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Jim Hightower
Jim Hightower
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Can a $7 Billion Penalty Be a Good Deal?

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Media outlets across the country trumpeted the stunning news with headlines like this: "Citigroup Punished."

At last, went the storyline, the Justice Department brought down the hammer on one of the greed-headed Wall Street giants that are guilty of massive mortgage frauds that crashed our economy six years ago. While millions of ordinary Americans lost homes, jobs, and businesses — and still haven't recovered — the finagling bankers were promptly bailed out by Washington and continue to get multimillion-dollar bonuses. So, hitting Citigroup with $7 billion in penalties for its role in the calamitous scandal is a real blow for justice!

Well, sort of. Actually ... not so much. While seven billion bucks is more than a slap on the wrist, it pales in contrast to the egregious nature of Citigroup's crime and the extent of the horrendous damage done by the bankers. In fact, when it announced the settlement, the Justice Department itself pointed out that Citigroup's fraudulent acts "shattered lives."

For most of us, paying billions is impossible to imagine, much less do. But this is a Wall Street colossus with $76 billion in revenue last year alone. It rakes in enough profit in six months to more than cover this "punishment." Also, the bank will get to deduct 40 percent of the penalty from its income tax. Then there's this little number that the prosecutors failed to mention when they announced the settlement: Citigroup's taxpayer bailout in 2008 was $45 billion — six times more than it is now having to pay back!

Even by Wall Street standards, pulling a 600 percent profit from grand larceny is a pretty sweet deal. One clear indicator that this "punishment" is way too light is that on the same day it was announced, jubilant Wall Street investors jacked up Citigroup's stock price by 3.6 percent.

So it was no surprise then, when Wall Street wrongdoer Citigroup accepted what the media hailed as a whopping $7-billion penalty for defrauding its own investors and wrecking our economy, that the bank's CEO just shrugged, saying: "We believe that this settlement is in the best interest of our shareholders and allows us to move forward and to focus on the future."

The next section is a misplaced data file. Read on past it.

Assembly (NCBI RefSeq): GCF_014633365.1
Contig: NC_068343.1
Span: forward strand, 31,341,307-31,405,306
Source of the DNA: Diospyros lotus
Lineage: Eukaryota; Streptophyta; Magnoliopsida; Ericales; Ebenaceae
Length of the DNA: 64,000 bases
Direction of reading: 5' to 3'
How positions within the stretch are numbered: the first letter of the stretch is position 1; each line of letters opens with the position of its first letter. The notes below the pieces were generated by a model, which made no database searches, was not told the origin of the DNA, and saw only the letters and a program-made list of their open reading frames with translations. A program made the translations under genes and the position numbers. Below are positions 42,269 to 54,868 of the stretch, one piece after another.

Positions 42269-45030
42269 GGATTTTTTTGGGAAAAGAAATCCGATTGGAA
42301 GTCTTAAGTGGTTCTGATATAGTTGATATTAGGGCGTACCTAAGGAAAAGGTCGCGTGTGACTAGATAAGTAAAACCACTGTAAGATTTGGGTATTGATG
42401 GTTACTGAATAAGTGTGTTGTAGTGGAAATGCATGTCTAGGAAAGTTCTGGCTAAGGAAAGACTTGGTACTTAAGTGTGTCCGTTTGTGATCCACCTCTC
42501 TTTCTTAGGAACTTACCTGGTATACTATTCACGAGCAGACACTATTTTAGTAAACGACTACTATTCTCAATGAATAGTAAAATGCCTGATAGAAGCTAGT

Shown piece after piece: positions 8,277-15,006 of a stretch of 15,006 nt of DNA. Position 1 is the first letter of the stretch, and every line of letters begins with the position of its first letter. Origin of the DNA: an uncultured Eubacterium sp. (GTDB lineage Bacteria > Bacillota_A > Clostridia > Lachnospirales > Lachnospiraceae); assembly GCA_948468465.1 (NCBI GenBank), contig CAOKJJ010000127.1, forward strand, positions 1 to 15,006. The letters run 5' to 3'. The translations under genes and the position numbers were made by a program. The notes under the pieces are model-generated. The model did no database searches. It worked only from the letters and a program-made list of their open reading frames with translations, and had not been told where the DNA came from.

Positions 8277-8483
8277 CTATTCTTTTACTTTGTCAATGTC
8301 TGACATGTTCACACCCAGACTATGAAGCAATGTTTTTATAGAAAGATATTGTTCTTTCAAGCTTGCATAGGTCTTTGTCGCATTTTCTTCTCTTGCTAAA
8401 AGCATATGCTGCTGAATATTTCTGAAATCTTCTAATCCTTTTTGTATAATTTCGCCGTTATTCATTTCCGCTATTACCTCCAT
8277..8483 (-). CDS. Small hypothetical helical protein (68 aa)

Note the lack of any regret, apology or shame for the bankers' wrongdoings that'll cost Citigroup shareholders a sizeable chunk of change.

And note especially the total absence of any pledge that the bankers won't do it again. So much for a $7 billion penalty being a deterrent to Wall Street finagling.

One reason he could be so blase is that our Justice Department's prosecutors filed no criminal charges in Citigroup's blatant, gargantuan theft — not against the bank itself, nor against any of the bankers who plotted, executed and profited from the theft. They certainly had evidence of criminal fraud — in one internal email, a Citigroup executive essentially admitted that the package of loans sold to investors as solid, were in fact crap: "(I) think we should start praying," he wrote to his higher ups, "I would not be surprised if half of these loans went down." But the bank peddled the packages anyway.

Another reason the chief wasn't fazed by the government's big fine is that neither he — nor any Citigrouper — would personally pay a penny of it. Rather, the tab would be handed to the bank's shareholders.

Justice Department honchos proudly held a press conference announcing their "punishment" of Citigroup. Missing entirely from this public display, however, was the aforementioned Citigroup CEO or any of the bank's executives who participated in the fraud. If they don't go to jail and don't pay a dime — shouldn't they at least have to show up and have their pictures in the paper and on TV? At minimum, let's start publicly shaming these Wall Street thieves.

To find out more about Jim Hightower, and read features by other Creators Syndicate writers and cartoonists, visit the Creators Web page at www.creators.com.

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